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Before incoming freshmen actually step onto campus, many get their first assignment: a "common read." Colleges and universities assign the same book for freshmen to read over the summer to facilitate discussions once they get to school.
Sonia Nazario's book Enrique's Journey is on dozens of required reading lists this year. It tells the story of a Honduran boy who embarks on a perilous search to find his mother in the United States. Enrique's mother left to find work in the United States when he was 5, and he sets out to track her down as a teenager.
"He makes eight attempts to cross Mexico, and [students] see that he nearly dies in this quest, in this modern-day odyssey to reach his mother," Nazario tells NPR's Lynn Neary. "And I think that teaches them a lot about being determined as they go through college."
Nazario talks about why she believes it's important to expose college freshmen to books that address controversial topics like immigration. Rick Mayes, a professor of public policy at the University of Richmond, discusses how the book enhanced the college experience of his students.
On what students learn from the book
Nazario: "What I hear a lot from students every day in emails and traveling across the country to campuses is they learn to be more grateful for what they have, that they have their mother and father, oftentimes, there by their sides, that they're grateful for what they have, that they can eat every day, that they can go past the third grade schooling because their parents can afford to do that.
"And they also learn incredible determination of seeing — reading the story of Enrique, because he makes eight attempts to cross Mexico, and they see that he nearly dies in this quest, in this modern-day odyssey to reach his mother. And I think that teaches them a lot about being determined as they go through college."
Mayes: "Many of them are facing huge transitions. They are leaving their parents sometimes for the first time. They're adjusting to a new destination that they hope will turn out well, but they don't know if it will yet. And so this book really connects with them on an individual level.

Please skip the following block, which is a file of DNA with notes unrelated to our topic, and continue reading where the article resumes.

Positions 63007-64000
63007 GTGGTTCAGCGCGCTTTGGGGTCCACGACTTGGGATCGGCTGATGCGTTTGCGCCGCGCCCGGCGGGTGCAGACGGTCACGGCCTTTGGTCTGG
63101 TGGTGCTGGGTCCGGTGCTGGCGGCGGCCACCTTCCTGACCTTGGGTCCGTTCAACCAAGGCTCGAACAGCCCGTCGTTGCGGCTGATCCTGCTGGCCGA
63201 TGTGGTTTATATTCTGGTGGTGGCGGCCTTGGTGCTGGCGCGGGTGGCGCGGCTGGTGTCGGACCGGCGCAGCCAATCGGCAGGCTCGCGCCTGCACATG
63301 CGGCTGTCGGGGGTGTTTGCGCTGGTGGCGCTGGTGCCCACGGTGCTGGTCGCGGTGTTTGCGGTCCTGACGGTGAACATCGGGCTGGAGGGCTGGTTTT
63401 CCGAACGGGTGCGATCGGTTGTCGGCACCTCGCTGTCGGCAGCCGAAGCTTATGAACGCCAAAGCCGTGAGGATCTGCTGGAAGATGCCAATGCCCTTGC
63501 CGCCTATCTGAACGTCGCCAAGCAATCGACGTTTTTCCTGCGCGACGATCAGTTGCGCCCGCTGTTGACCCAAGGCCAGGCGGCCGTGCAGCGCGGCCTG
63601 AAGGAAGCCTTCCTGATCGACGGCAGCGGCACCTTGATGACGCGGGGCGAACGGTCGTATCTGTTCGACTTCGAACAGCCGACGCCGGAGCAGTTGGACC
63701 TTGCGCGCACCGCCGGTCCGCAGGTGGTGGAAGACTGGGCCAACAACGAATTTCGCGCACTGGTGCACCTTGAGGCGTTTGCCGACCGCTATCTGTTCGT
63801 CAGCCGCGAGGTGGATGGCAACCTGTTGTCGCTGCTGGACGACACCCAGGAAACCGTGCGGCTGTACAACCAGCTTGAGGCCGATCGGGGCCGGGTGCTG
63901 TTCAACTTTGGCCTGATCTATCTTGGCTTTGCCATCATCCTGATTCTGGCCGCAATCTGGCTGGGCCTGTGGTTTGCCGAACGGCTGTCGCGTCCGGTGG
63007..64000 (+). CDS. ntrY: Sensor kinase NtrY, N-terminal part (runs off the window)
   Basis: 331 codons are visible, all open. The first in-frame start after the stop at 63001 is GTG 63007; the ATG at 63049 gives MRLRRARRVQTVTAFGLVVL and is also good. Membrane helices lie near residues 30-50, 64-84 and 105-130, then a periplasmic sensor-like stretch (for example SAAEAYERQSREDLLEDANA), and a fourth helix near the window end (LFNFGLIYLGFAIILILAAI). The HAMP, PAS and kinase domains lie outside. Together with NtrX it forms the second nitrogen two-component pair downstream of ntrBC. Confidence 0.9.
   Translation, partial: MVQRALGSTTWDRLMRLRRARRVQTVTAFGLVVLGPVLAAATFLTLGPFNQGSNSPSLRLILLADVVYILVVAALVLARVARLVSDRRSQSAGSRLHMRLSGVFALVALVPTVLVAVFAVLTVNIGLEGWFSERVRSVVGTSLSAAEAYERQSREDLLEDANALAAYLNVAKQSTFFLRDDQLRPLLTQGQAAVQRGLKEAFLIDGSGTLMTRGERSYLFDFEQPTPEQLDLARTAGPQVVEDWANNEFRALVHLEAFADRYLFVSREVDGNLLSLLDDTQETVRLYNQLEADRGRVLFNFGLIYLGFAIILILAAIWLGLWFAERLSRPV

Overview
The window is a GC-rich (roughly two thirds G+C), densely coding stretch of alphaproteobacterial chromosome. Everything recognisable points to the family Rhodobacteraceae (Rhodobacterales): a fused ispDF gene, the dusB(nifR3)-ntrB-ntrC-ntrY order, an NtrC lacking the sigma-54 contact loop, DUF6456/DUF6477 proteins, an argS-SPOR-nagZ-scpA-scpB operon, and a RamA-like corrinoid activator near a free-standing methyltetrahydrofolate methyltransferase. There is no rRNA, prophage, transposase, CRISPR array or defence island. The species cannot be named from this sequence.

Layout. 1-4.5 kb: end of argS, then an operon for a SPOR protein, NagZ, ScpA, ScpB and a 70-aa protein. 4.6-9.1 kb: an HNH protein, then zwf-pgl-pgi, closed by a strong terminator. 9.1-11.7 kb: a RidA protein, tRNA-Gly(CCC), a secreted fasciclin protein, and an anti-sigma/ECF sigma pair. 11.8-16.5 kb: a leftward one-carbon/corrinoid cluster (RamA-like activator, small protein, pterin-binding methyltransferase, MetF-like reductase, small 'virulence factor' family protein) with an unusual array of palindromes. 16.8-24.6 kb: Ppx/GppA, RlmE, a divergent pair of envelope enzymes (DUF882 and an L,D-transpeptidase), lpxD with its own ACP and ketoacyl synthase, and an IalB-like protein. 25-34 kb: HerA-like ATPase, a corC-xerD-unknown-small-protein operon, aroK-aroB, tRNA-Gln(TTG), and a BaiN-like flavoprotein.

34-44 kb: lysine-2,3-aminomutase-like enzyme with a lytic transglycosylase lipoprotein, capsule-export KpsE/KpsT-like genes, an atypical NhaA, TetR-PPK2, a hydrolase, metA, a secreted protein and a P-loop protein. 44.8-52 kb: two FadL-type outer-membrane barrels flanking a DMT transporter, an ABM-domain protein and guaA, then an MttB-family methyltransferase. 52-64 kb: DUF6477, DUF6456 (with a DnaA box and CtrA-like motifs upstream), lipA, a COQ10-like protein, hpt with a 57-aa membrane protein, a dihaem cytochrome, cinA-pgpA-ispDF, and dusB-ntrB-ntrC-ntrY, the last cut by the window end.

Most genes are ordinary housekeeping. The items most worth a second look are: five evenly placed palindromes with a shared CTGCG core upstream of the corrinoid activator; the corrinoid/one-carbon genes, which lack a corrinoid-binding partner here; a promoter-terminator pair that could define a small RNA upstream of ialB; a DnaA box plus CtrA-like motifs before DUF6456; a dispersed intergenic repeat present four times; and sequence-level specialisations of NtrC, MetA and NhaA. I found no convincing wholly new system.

"And it shows coping skills. It shows resilience, and it shows how individuals can overcome huge challenges. And so you can have an orientation session in college that talks about that explicitly, but usually students will tune that out. But if you can kind of come at them from a different angle and with a different kind of story, but with the same underlying message, in a sense, we as professors and schools benefit from students hearing this story."
On informing students about immigration issues
Nazario: "I think what's unique about it is that it broadens an awareness of cultures other than what most people know, and it promotes global awareness ... But it's also about something that's happening in a lot of these students' backyards. ...
"Traditionally, immigrants went to six states. But in the last 20 years — 15, 20 years, they've swept across this country to places like Omaha and Raleigh and Birmingham. And so this is an issue that students can learn about what's pushing people out of these countries in terms of places like Honduras, but it's also a very real issue in their own backyards."
Mayes: "We, at the University of Richmond, we try to take the learning out of the classroom and into the community as best we can. And this book is a great catalyst for that. We end up taking them to two local destinations. One is a free health clinic that ends up serving a lot of the people that are described in the book by local clinicians ... And they also get to go to a local restaurant that is very successful ... and it's founded by an immigrant who came to this country.
"And that's when they also begin to see that immigration isn't just immigration at an abstract level ... And they begin to realize that immigration is not just — again, immigration in this sort of sanitized, nonrelevant way. But it's the economic policy. It's health policy. It's education policy, and it makes the topic much more interesting to them."